Where are you from? Waverly, Ohio

Email  
Re: Now what??

Thank you Dr.G for your ideas on "Lightning"'s ligament problem. The only thing is though, the injury is years old according to the foster lady that had Lightning for 2 years before coming here. Will those ideas still have any effect on healing? He is on pasture most of the day now in his grazing muzzle which he seems to tolerate very well. I know you have said they too can create stress (weight gain) but he seems okay each day when I go to put it on and wears it until I take it off- ? That way he is getting some exercise, is with his pals, and eating more naturally. Then at night I have bought 4 slow-feeder hay nets. THAT causes him great stress!! He paws at his, stomps on it, picks the whole net full of hay up and tosses it around to stomp it some more and it is mostly full in the morning. The other two horses end up leaving quite a bit of hay in their nets as well. The holes seem VERY small. Are they leaving hay because they don't want any more or can't get it out once the net starts to empty and get limp?? I went on your site for slow feeder advice and checked out a half dozen different kinds. I like the solid stationary types but they are so much more expensive (and I spent $1100.00 on 'Sam' last week). Is "Lightning" being a spoiled brat tossing his hay bag or is he actually having trouble getting the hay out? Shetland Ponies are sure a different breed from Tennessee Walking Horses!!!

Where are you from? Sedro-Woolley, WA

How did you locate this forum? newsletter

Email  
Re: Now what??

Hi Cristine,

The holes in the slow feeder may indeed be too small and are causing frustration. This should be remedied by getting a larger sized holed feeder. Take a look at Nibble Net - I believe they offer different sizes.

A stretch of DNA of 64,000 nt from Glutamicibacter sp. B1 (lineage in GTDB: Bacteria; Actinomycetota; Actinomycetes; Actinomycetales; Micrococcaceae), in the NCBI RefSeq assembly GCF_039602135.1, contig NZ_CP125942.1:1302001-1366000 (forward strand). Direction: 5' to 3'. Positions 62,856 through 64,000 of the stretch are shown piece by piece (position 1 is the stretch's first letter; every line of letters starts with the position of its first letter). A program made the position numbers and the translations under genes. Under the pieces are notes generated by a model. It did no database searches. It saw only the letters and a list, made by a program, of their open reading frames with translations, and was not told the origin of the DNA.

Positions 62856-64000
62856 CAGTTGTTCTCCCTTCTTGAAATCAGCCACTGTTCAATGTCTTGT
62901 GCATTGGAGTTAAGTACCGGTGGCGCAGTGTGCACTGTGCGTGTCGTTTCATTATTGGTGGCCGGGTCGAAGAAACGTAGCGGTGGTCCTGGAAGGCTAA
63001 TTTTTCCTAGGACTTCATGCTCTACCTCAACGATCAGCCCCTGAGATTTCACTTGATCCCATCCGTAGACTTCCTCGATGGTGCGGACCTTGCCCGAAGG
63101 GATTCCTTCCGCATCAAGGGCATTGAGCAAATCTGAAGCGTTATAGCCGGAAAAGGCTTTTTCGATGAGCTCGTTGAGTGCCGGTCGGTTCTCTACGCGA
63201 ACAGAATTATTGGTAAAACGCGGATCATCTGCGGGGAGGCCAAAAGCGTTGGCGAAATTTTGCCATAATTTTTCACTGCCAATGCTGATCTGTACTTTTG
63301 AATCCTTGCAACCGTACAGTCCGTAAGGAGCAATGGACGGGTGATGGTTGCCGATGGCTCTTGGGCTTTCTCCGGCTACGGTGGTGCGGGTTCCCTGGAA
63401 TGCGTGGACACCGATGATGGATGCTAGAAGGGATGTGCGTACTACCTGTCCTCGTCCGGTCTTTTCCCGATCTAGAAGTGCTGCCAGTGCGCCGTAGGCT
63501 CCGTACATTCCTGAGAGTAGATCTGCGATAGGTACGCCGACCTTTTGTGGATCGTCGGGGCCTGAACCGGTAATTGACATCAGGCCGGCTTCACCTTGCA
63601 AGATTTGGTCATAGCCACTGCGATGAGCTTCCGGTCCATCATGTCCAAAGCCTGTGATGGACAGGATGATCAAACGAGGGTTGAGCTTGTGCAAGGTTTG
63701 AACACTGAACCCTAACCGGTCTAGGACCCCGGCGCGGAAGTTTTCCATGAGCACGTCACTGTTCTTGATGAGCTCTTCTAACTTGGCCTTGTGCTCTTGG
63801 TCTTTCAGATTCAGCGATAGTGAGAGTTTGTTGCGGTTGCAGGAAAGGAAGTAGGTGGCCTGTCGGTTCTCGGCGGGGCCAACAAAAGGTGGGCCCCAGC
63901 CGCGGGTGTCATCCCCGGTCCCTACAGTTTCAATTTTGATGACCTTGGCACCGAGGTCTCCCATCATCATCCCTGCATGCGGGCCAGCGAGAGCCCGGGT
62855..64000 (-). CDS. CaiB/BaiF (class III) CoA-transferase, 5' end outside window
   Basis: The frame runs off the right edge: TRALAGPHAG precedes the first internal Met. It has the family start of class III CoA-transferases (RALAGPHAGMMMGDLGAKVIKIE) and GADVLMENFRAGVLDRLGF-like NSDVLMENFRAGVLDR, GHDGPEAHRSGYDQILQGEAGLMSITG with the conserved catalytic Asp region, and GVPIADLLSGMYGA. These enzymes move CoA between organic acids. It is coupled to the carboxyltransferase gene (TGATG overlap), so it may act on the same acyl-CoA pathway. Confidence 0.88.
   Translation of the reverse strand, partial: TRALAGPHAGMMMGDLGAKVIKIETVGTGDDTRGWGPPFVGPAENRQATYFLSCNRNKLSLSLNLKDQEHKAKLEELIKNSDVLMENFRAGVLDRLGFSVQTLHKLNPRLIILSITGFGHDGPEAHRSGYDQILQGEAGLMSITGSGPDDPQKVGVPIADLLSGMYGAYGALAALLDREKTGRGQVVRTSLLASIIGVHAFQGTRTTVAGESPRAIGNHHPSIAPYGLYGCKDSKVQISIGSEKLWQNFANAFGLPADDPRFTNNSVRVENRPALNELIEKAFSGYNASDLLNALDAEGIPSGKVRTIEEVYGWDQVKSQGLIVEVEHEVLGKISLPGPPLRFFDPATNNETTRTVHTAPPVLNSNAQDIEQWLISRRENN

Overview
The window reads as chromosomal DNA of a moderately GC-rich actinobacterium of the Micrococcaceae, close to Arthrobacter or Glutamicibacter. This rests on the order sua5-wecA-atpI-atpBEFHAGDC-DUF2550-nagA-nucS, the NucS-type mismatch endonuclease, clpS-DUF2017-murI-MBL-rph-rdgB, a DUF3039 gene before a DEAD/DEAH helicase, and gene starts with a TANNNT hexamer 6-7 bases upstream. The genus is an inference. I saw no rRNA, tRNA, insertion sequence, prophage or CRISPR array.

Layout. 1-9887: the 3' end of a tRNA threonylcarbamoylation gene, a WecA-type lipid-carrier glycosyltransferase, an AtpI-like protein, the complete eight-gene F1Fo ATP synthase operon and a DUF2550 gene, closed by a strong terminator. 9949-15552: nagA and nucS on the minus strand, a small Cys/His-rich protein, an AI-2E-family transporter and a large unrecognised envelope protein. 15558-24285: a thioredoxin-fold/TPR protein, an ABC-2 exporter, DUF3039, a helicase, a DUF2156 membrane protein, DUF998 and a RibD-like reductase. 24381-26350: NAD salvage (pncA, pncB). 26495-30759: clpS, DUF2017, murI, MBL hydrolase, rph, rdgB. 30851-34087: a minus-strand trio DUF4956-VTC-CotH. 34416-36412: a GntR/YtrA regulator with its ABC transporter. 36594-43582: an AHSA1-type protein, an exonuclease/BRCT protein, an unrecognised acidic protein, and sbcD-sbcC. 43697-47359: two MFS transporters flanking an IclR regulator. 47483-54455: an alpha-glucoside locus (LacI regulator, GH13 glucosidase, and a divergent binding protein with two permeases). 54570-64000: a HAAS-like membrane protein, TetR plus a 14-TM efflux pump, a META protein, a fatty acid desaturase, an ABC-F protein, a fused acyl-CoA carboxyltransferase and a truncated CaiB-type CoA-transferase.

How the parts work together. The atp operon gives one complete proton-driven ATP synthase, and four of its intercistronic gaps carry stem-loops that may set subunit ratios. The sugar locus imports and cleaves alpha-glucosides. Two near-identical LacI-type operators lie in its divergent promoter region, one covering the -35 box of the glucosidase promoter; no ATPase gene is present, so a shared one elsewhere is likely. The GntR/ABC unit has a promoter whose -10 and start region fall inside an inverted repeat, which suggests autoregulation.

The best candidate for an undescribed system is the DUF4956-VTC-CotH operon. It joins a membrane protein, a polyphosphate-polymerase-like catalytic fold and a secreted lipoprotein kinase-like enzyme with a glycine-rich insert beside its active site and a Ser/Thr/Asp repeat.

Yes, even an old injury will benefit from additional supplementation but it's true that they won't be as effective as when given to a newer injury.

All the best,

Dr. Getty
Author of Feed Your Horse Like A Horse

Quote: Cristine Cameron
Thank you Dr.G for your ideas on "Lightning"'s ligament problem. The only thing is though, the injury is years old according to the foster lady that had Lightning for 2 years before coming here. Will those ideas still have any effect on healing? He is on pasture most of the day now in his grazing muzzle which he seems to tolerate very well. I know you have said they too can create stress (weight gain) but he seems okay each day when I go to put it on and wears it until I take it off- ? That way he is getting some exercise, is with his pals, and eating more naturally. Then at night I have bought 4 slow-feeder hay nets. THAT causes him great stress!! He paws at his, stomps on it, picks the whole net full of hay up and tosses it around to stomp it some more and it is mostly full in the morning. The other two horses end up leaving quite a bit of hay in their nets as well. The holes seem VERY small. Are they leaving hay because they don't want any more or can't get it out once the net starts to empty and get limp?? I went on your site for slow feeder advice and checked out a half dozen different kinds. I like the solid stationary types but they are so much more expensive (and I spent $1100.00 on 'Sam' last week). Is "Lightning" being a spoiled brat tossing his hay bag or is he actually having trouble getting the hay out? Shetland Ponies are sure a different breed from Tennessee Walking Horses!!!

Where are you from? Waverly, Ohio

Email